PAST AS PRELUDE The client wanted the home to look as if it had been around for a century. “So the exterior is designed to look old, as if there are three generations of a home with additions made to the structure over time,” Gibson says.
The center portion of the house is created to look as if it were the “original farmhouse”; the wing to the left, which contains the master suite, is made to appear as if it were added at a later date; and the section to the right, which includes the garage, is intended to appear as if it were added last. The exterior cladding varies from primarily siding in the center to combinations of stone and siding on the sides. The two wings include windows of different sizes and several roof peaks to actuate that feeling of being built at different times. The roof is a combination of Vermont slate — ¼ inch thicker than standard — and lead-coated copper.
“The house's interior takes its cues from the exterior masonry, too,” Banigan says, with stone walls in the family room and surrounding an interior staircase. And, to continue this feeling of a home with history, “The stairs, hardwood floors, beams, and doors are made from 100-year-old reclaimed wood from Iowa, fabricated by Wooden Design in Gaithersburg, Md.,” Gibson says. “The doors are hand-carved and the ironwork forged in-house — a real labor of love.”
But in addition to these rustic effects, modern-day luxury amenities also abound, including state-of-the-art stereo and light-dimming systems, under-floor radiant heating in the bathrooms, an air control system that enables a constant 45-degree humidity in the baths at all times, and a heated driveway.
Key to successfully achieving this melding of old-world charm with modern amenities was the teamwork that Banigan and Gibson have honed over the years. The result: a comfortable country farmhouse that recalls the past while perfecting it with myriad 21st-century custom details for its modern-day owners.
Wanda Jankowski is a design and building industry journalist based in New York.
Project: A 14,000-square-foot home and 500-square-foot pool house on 3 acres in Bethesda, Md.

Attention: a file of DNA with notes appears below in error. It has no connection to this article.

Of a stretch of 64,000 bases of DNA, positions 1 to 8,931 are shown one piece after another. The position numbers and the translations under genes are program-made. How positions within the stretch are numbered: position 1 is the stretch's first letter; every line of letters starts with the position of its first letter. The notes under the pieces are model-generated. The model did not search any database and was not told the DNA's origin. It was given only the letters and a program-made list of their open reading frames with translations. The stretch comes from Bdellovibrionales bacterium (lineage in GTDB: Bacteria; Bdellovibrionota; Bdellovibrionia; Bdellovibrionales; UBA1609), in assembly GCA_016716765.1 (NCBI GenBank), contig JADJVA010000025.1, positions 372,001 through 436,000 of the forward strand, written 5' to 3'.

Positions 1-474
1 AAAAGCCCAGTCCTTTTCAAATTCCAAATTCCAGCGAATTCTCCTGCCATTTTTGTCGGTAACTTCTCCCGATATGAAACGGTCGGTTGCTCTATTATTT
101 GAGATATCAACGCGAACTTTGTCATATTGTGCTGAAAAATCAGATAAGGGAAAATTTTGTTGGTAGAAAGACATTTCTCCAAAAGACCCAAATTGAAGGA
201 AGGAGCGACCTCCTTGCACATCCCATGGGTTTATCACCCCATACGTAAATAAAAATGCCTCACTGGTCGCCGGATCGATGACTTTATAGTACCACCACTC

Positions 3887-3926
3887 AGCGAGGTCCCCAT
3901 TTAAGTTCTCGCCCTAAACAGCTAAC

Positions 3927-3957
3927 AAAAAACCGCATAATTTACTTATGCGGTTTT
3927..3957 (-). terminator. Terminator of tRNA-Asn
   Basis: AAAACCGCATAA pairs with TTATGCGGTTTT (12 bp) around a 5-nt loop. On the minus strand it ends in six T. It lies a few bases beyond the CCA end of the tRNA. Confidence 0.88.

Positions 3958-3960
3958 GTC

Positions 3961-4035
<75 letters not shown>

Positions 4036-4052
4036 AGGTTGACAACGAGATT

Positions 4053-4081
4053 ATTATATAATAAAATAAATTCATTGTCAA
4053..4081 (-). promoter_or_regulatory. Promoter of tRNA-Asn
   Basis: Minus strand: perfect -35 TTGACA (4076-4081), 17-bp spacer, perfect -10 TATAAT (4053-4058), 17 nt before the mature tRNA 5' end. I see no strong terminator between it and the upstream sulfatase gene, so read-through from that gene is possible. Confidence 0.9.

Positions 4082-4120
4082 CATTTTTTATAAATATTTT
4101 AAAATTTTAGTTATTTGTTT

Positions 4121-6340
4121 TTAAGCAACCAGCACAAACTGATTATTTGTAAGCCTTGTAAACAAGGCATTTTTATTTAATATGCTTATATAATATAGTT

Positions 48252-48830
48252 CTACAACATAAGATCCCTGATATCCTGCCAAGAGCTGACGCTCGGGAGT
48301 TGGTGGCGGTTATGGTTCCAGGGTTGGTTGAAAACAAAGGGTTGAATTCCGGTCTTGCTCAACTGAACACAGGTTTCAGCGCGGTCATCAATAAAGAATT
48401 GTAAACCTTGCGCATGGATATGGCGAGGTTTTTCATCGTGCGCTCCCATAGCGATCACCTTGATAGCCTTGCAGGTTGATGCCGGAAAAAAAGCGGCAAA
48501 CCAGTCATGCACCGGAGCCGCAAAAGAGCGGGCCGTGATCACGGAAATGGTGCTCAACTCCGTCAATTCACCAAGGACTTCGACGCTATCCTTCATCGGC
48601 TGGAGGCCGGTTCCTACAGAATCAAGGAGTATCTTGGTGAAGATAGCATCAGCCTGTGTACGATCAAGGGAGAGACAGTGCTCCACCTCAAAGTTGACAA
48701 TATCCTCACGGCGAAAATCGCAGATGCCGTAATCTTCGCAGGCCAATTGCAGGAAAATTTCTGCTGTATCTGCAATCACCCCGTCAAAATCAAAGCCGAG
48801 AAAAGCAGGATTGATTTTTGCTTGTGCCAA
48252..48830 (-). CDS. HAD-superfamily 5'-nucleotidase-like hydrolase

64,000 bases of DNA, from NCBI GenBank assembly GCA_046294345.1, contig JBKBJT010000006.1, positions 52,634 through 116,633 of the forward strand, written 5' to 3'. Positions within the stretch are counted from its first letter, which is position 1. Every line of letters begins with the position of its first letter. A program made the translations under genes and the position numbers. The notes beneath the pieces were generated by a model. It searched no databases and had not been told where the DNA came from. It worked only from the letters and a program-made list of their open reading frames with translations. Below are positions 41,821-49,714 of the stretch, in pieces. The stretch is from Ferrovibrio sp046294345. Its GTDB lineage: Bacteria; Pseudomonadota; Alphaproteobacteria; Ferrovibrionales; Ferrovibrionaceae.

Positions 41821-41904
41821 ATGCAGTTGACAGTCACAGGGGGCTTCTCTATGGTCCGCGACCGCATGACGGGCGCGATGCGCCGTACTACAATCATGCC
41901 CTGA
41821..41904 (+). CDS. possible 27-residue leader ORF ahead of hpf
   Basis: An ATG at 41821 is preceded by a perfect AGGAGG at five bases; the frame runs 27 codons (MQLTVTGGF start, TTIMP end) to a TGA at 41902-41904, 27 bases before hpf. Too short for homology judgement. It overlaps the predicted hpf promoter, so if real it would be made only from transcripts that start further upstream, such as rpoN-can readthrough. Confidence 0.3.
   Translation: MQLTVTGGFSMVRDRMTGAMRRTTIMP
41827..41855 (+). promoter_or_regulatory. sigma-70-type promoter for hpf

Architect: Stephen Banigan, SMB Architects, Washington, D.C.
Custom Builder: James Gibson, principal and owner; David Henry, project superintendent, Gibson Builders, Washington, D.C., www.gibsonbuilders.com.
Landscape Architect: Richard Arentz, Arentz Landscape Architects, Washington, D.C., www.richardarentz.com.
Duration: 22 months
Cost: More than $5 million
The kitchen mimics the home's exterior in that varied materials and finishes have been combined to create the illusion that the space has evolved over time. Four woods are used in the Wm Ohs cabinetry — cherry, pine, antique pine, and maple. The door styles and finishes on the cabinetry range from mullioned glass insets to distressed solids. The countertops are marble on the eating bar, polished French limestone on the island, and unpolished French limestone with a shale-like texture on the perimeter countertops.
The 11-foot ceiling, which is one foot higher than the ceilings in the rest of the house, is covered with beadboard, contributing to the vintage feel of the space.
The kitchen's focal point is the large, custom-designed, copper-clad vent hood suspended above the island. Modern touches in the space include stainless steel appliances.
By day, the south-facing kitchen is flooded with light that streams through windows, which are equipped with builtin screens concealed in the headers when not in use. At night, illumination comes from a combination of down-lights and pendants.
The breakfast nook, adjacent to the kitchen, is endowed with large windows and glass-mullioned doors, and serves as the family's main dining area.